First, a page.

Modal Decomposition of Separated Nozzle Flow

The applicability of two different eigenvalue algorithms coupled with an axisymmetric RANS solver to predict the eigenmodes of separated supersonic flow inside an axisymmetric convergent-divergent nozzle was investigated. These are the Arnoldi and the Dynamic Mode Decomposition (DMD) algorithms, respectively. The Arnoldi method relies upon an explicit linearization of the flow dynamics, a linearized flow solver, to successively build up an orthogonal Krylov projection basis to project the flow dynamics onto. A disadvantage of using the linearized flow solver is that it does not include a turbulence model. However, it has an advantage in that its equations can be formulated to detect asymmetric modes. The DMD is a snapshot-based algorithm, which needs no explicit linearization of the flow dynamics. It can thus incorporate influence from the modeled turbulence and nonlinearities. The results show that the frequency range of the least damped modes, in the Arnoldi analysis, was within the frequency range to which experiments and numerical simulations have shown the flow to be most sensitive. Comparison of the DMD and Arnoldi modes showed that in some cases, the two methods provide almost identical modes, particularly in the case of the least damped modes, which are of most importance. An investigation of a nozzle geometry known to experience transonic resonance was carried out applying the DMD algorithm to a set of URANS simulation snapshots. The results indicate that the method is capable of predicting the transonic resonance frequencies with reasonable accuracy and, as a consequence, analyzing the DMD modes provides insight into the fundamental resonance mechanism.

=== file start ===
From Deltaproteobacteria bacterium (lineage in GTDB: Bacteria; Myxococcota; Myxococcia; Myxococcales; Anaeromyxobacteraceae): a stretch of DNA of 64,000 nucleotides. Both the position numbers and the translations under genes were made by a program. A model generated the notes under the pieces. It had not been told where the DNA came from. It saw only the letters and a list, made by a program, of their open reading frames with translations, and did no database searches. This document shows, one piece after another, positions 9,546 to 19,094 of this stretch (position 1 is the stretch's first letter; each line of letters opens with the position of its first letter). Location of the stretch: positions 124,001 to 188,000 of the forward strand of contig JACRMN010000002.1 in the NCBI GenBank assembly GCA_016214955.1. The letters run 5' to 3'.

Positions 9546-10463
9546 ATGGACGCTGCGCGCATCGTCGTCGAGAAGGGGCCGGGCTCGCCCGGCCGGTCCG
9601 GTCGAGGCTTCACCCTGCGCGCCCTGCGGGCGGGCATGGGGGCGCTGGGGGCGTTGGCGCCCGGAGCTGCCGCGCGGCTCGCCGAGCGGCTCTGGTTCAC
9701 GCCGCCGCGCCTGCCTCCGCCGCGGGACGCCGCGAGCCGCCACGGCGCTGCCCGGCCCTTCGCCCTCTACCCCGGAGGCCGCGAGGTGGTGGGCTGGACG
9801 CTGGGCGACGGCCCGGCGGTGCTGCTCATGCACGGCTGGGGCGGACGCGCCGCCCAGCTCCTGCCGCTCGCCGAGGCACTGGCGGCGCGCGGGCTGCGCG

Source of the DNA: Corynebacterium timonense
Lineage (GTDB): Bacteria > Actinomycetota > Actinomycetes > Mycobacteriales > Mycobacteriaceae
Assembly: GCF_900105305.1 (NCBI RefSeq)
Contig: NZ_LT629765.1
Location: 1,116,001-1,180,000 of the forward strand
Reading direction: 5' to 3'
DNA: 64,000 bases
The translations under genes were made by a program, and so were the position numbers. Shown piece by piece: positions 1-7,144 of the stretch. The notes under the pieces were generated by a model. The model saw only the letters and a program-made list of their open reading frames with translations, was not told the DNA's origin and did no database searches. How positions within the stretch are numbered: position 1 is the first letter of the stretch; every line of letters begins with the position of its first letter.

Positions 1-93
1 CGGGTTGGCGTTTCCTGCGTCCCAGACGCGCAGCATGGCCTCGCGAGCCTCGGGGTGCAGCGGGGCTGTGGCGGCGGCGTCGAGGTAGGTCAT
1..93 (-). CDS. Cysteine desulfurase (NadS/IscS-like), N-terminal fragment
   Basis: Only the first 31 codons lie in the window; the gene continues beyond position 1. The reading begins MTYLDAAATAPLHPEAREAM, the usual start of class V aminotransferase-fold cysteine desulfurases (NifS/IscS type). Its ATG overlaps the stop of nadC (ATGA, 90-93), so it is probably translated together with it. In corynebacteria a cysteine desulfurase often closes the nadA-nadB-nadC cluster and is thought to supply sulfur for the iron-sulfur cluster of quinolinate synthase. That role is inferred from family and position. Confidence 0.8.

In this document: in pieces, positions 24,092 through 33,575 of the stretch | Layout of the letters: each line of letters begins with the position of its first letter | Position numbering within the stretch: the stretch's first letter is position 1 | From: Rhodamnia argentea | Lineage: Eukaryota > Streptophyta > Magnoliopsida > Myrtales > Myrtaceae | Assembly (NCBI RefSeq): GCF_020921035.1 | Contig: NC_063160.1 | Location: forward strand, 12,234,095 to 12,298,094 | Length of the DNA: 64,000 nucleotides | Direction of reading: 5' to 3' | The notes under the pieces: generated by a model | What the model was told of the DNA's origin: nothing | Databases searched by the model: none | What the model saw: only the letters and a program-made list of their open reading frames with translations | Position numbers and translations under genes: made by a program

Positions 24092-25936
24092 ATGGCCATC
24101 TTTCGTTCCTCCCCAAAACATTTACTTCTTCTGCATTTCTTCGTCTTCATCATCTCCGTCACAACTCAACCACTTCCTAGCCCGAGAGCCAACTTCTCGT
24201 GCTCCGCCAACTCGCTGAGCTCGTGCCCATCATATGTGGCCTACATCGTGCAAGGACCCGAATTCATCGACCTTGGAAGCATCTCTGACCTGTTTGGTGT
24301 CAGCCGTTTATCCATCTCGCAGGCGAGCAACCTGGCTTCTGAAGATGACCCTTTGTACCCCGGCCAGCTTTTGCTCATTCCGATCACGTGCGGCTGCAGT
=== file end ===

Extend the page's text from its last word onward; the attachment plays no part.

Participants

Lars-Erik Eriksson (contact)

Gästforskare at Applied Mechanics, Fluid Dynamics

Niklas Andersson

Universitetslektor at Applied Mechanics, Fluid Dynamics

Ragnar Larusson

Doktorand at Applied Mechanics, Fluid Dynamics

Collaborations

GKN Aerospace Sweden

Trollhättan, Sweden

Funding

Swedish National Space Board

Funding years 2012–2014

Related Areas of Advance and Infrastructure

Information and Communication Technology

Area of Advance

Sustainable Development

Chalmers Driving Force

More information

Latest update

2015-03-19